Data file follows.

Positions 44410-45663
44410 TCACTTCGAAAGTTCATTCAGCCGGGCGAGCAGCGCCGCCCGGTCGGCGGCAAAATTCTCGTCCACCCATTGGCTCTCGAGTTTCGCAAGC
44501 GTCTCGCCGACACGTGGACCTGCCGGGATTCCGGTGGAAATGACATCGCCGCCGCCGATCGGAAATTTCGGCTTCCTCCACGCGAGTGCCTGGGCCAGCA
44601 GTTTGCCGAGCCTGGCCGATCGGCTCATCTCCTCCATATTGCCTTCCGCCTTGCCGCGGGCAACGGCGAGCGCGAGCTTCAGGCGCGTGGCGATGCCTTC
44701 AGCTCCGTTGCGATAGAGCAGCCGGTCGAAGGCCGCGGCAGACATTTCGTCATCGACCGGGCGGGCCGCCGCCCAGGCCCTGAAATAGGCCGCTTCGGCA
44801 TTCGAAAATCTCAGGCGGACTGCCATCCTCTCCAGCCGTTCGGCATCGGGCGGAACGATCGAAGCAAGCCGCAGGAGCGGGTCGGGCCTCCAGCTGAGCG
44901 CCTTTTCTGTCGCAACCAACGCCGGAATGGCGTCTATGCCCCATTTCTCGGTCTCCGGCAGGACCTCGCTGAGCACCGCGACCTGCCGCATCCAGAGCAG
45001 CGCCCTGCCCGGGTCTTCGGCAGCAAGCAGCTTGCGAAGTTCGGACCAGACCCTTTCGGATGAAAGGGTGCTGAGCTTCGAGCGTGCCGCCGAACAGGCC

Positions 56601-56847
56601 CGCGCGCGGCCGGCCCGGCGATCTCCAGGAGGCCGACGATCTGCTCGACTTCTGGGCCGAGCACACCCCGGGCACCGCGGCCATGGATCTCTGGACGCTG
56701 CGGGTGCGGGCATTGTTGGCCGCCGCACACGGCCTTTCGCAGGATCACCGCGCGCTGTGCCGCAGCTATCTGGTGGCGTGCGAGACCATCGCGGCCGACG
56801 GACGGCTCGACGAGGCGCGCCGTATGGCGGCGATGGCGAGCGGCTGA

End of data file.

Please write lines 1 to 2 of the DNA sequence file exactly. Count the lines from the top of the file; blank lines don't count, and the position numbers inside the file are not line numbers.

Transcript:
Positions 44410-45663
44410 TCACTTCGAAAGTTCATTCAGCCGGGCGAGCAGCGCCGCCCGGTCGGCGGCAAAATTCTCGTCCACCCATTGGCTCTCGAGTTTCGCAAGC